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Albania exudes magic the moment you enter the country. In my case, this is during the tail end of an all-night bus ride from Athens, Greece to Tirana, Albania’s colorful capital. When the sun rises and the bus pulls over for a rest stop, the curious Albanians decide to buy me, the only foreigner on the bus, a breakfast of homemade goat’s yogurt and extra-strong Albanian coffee. During breakfast, questions in limited yet friendly English begin rolling.
“Where from?” asks one curious fellow sitting across me.
“Name?” wonders the chap next to me.
At first, I am a bit hesitant to admit being American, especially in a country where Islam is the majority religion; but how can I fib to a group that just bought me breakfast? I decide to compromise, “San Francisco.”
There is confusion at first, and then some consulting back and forth in Albanian. Finally one man announces, “America!”
Interestingly, they love what they hear because, as I soon realize, Albania is one of the few countries on Earth that actually loves the current (2007) American government. In fact, it is at this moment I notice an American flag flying in front of the store where we are, next to the Albanian flag. The reason for Albanian’s love of my country is because of US support of ethnic Albanians in the tumultuous Kosovo region of Serbia. It is a good feeling to finally be loved, and this fact makes Albania all the much better.
Once we arrive, I have an excellent wander all over downtown Tirana. The weather is nice, the buildings are painted in an array of rainbow colors and there is bustling activity all over. There are many cafes and bars.
At one point I enter an internet cafe to update folks on my whereabouts, but the electricity soon goes out. The business starts up a generator which returns power, but the room fills with diesel smoke from the generator. I give up and leave.
As the day progresses, I begin to notice patterns. For one, the women, like elsewhere, are beautiful; yet almost every man has a huge pot belly. You have these otherwise young, healthy, decent-looking men sporting pastel-colored polo shirts covering these massive spare tires. What are all these guys eating to bloat their midriffs so much?
Secondly, there are a ton of ’80s-era Mercedes 280D and 300TD class sedans and station wagons driving around. I would say nearly one quarter of the cars on the road in Tirana fall in this category. Anyone who has ever driven one of these vehicles knows they are slow, which is a darned good thing because the drivers here are so aggressive and won't yield to pedestrians.
Third, the food is fantastic. One fellow at a popular cafe where I was eating lunch proudly mentioned, "All the food in Albania is organic.". When asked how he knew the man happily replied that Albania was too poor a country to import pesticides. I enjoy the irony.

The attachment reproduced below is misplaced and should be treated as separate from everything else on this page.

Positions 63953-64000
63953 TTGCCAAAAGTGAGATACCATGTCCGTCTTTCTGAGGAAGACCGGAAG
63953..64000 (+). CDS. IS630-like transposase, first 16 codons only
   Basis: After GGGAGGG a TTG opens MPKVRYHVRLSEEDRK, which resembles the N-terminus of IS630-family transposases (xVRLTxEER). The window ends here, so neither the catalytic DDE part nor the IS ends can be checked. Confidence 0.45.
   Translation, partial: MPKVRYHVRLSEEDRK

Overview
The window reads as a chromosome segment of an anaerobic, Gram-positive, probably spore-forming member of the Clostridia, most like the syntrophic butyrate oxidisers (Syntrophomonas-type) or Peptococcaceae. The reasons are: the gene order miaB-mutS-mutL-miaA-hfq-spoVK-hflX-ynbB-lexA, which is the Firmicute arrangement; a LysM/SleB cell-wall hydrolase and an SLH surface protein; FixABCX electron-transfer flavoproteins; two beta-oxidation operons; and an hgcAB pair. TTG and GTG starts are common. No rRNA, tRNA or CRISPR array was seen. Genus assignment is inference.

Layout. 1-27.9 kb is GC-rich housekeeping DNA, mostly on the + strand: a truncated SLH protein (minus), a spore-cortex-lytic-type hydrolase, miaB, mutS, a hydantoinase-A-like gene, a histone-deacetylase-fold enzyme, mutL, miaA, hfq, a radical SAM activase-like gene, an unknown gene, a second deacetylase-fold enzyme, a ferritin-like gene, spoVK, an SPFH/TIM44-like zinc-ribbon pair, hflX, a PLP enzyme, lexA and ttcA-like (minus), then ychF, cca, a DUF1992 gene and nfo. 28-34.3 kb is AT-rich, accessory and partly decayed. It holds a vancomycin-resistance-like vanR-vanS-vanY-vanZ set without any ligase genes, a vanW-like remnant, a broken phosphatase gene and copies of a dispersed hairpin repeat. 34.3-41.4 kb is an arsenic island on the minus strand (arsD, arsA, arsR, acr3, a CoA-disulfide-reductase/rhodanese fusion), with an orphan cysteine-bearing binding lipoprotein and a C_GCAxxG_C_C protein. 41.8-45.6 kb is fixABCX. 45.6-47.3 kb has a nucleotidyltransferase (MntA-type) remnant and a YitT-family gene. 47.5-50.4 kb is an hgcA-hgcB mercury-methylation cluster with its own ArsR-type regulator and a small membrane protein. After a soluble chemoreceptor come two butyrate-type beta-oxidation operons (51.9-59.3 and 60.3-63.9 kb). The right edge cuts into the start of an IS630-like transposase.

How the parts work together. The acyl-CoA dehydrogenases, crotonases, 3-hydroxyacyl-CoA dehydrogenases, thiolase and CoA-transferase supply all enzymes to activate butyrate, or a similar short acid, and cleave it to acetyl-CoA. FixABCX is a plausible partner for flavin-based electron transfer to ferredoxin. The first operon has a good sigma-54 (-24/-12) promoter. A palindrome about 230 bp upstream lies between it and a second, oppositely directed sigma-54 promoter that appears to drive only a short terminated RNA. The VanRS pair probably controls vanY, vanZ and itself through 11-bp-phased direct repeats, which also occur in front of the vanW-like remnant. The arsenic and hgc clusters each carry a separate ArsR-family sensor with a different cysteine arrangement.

Fourth, Islam is the predominant religion but differs from the flavors of Islam I found in the Middle East, Africa or Southeast Asia. For starters, it seems more prevalent on a cultural basis as well as religious. In addition, as most of the folks here are light-haired Caucasian, they simply don’t look like the Western stereotype of what an Islamic person looks like, which is great because I love when stereotypes are proven wrong. If you ask a foreigner to guess the religion of people here, I bet most would say Christian, but they would be wrong at least 60% of the time. To highlight my point, I was on the beach with three, blonde-hair, bikini-wearing, 20-something girls, all of whom were beautiful. The scene could have been right out of Bay Watch. At one point I casually ask, "What is your religion?"
"We are all Muslim." replies the one closest to me. She then rolls on her tummy, removes her top and sun bathes, with all stereotypes thankfully removed.
Fifth, the country is safe and friendly (other than the drivers.) There are hundreds of miles of untouched Mediterranean beaches, mountains, cool cafes, decent beer, clubs pumping music, and a social and economic ambition that has been unmatched locally in the past century. I often hear that now is the time to be in Albania, and I truly enjoy my precious few days here.
I wake in the morning but cannot find my shoes. I finally find them out in the garden of the guesthouse where I am staying; a dog had taken them at night and chewed one of them.
The owner of the guesthouse apologetically takes my shoe and vanishes. In 20 minutes he returns with the shoe completely repaired. By this time I am running late for my bus north so the owner takes me, wearing my large backpack, on the back of his motorcycle and parades me across downtown Tirana to the bus station.
I catch the bus just in time to Shkodër, near the border to Montenegro. I wander around dusty Shkodër for a bit and notice the drivers up here are even more reckless than in Tirana. I almost get hit by a honking baby-blue Mercedes 300D sedan. After an hour of dodging bad drivers I hop on to another bus and transfer over the border into Montenegro, and on to Ulcinj.